Wednesday, February 20, 2013

Raising Kids for the New Economy

The economy is on many people's minds these days.  While we didn't originally homeschool for this reason, I am becoming more and more convinced that homeschooling will better prepare my girls for the future than public school would.  As a society, we've seen eras come and go, we've been through a colonial period and an industrial period and I really think we are about to see a new era evolve.  I believe it will be service-oriented (someone can't wire your home, take trees off your power lines or perform an operation on you from overseas) and I think it will also be innovative, creative, entrepreneurial and I believe people will need to teach themselves the skills they will need to know to continue advancing in their careers.

This Harvard professor talks about how technology is revolutionizing education.

I've been reading a lot lately about how it's no longer necessary for kids to memorize facts and dates and figures and formulas, they can look all of that up on their phone.  It's about thinking creatively and logically, it's about innovation and creativity.  After having my girls in public school for five years and now homeschooling for two and a half years, I can honestly say that I think home education is the best way to prepare children to think creatively and logically.  Preparing children for a test is shortsighted, it misses the mark and seeks to quantitatively assess a child's knowledge, not their ability to learn or think creatively.  In contrast, home education allows children to follow their own rhythm, to master skills, to think creatively and to have time to pursue the things that interest them.  There is no telling what a child may do with the skills learned through pursuing diverse interests either independently or as part of a group.

 We are living at a very exciting time.  Technology is revolutionizing education.  We have access to ipads--just this week my girls showed me a new game they played and loved that exercised logic skills, deductive reasoning and spatial relations.  We have access to TED Talks and Khan Academy, Braingymmer and Lumosity.  While I think it's important to expose our children to the concepts of science and the stories of history, I think it's at least equally important that they have ample time to explore topics of interest on-line.  I think it's also important to pursue as many rabbit holes as possible.  I think it is imperative to allow our children ample time to follow their paths of interest...even if those interests seem diverse and chaotic, because the skills learned may all come together in some amazing gestalt.

Before we made the decision to homeschool, I was drawn to interest-led learning; but when we finally decided to homeschool, I lacked the courage and my girls were so used to being directed that we required a transition period.  We have always followed as many rabbit trails as they wanted, but as we finish three of the four volumes of our history program and as the girls meet and exceed the goals I set for them, I am finding myself feeling that we need more time to watch TED talks, to explore Khan, to play around on Braingymmer or Lumosity; I am finding that I would rather assign my girls to research and write about any topic that interests them...or to make a poster or a vlog or a booklet or a PowerPoint presentation on any topic they choose.  By exposing them to different and creative ideas and ways of thinking, we are entering a new phase of their education...a phase that I believe will be critical to their success in our new economy.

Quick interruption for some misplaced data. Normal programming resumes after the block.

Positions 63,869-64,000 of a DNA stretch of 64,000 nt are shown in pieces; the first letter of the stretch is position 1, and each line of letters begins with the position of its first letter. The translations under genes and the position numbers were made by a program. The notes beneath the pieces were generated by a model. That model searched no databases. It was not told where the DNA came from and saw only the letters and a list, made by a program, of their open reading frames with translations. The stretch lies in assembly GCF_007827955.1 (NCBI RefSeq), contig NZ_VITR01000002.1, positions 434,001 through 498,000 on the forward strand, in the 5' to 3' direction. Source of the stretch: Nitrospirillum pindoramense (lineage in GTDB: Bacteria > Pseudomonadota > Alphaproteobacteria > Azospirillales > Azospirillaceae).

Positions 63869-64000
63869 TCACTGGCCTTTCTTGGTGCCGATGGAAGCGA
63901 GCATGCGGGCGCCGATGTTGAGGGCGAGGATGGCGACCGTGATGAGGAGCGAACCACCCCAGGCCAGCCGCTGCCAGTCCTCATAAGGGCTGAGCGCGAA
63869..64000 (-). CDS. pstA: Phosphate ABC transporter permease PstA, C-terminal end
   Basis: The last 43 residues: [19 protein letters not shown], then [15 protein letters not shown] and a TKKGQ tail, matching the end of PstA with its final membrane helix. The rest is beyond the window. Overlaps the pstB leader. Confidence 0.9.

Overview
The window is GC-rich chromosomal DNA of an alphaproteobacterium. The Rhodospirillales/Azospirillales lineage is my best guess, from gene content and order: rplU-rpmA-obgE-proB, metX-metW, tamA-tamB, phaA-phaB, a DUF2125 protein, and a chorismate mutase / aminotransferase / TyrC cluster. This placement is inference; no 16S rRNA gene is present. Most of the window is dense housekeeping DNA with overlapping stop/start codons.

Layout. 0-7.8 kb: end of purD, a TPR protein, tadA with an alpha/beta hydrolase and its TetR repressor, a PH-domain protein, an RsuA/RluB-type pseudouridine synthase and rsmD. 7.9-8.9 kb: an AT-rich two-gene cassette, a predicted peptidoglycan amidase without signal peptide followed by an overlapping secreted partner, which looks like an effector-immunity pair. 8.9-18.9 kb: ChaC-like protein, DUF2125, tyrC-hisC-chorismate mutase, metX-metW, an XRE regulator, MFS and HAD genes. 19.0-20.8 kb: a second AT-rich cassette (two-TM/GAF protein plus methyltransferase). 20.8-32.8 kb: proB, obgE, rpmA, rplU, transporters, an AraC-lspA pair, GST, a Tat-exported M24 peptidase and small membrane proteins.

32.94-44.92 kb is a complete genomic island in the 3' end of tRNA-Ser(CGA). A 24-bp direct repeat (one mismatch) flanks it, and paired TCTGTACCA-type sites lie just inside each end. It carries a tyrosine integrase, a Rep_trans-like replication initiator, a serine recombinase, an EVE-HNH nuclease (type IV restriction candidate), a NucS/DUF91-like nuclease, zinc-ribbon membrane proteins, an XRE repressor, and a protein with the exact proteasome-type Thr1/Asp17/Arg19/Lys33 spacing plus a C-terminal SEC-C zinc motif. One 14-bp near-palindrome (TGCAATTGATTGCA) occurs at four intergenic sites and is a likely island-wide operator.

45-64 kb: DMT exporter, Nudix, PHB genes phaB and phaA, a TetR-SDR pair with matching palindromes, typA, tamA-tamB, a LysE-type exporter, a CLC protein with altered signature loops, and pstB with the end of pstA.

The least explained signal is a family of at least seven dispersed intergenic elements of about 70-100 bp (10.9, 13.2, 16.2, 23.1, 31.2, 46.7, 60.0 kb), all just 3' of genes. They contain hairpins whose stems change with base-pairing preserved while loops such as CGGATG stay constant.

In the late 1980s, when I was in high school, the blue collar parents in my town told their children to go to college, that was the key to a good life, they told us we don't want to break our backs for a living.  College is no longer a guarantee of success.  Don't get me wrong, I want my girls to go to college, but I also think we need to start thinking differently about blue collar and service occupations.  Your home can't be built or wired or plumbed from overseas; when crazy storms come and trees fall on your home or power lines, the guys who remove them don't live overseas.  These jobs can't be outsourced and we need to start re-thinking how we view them for our children's future.  I had said medicine as a given for not being outsourced to a friend, and while obviously surgeons can't be outsourced, my friend informed me that radiology and even some tests are being sent overseas for analysis.

We can lament about manufacturing jobs being sent overseas, we can complain about computer jobs being sent overseas and I will try my best to buy locally and I will sign petitions to bring more work back to the United States, but to prepare our children for the future, I think we need to face that there is a new era on the horizon, an era of service and innovation.  I think we need to think long and hard about how best to prepare our children for this and I think that may mean scrapping a lot of what we thought about education, embracing technology and giving our kids opportunities to pursue their interests and encouraging them to think creatively.

What kinds of skills do you think our kids will need to face the new economy?  How will we best teach them these skills?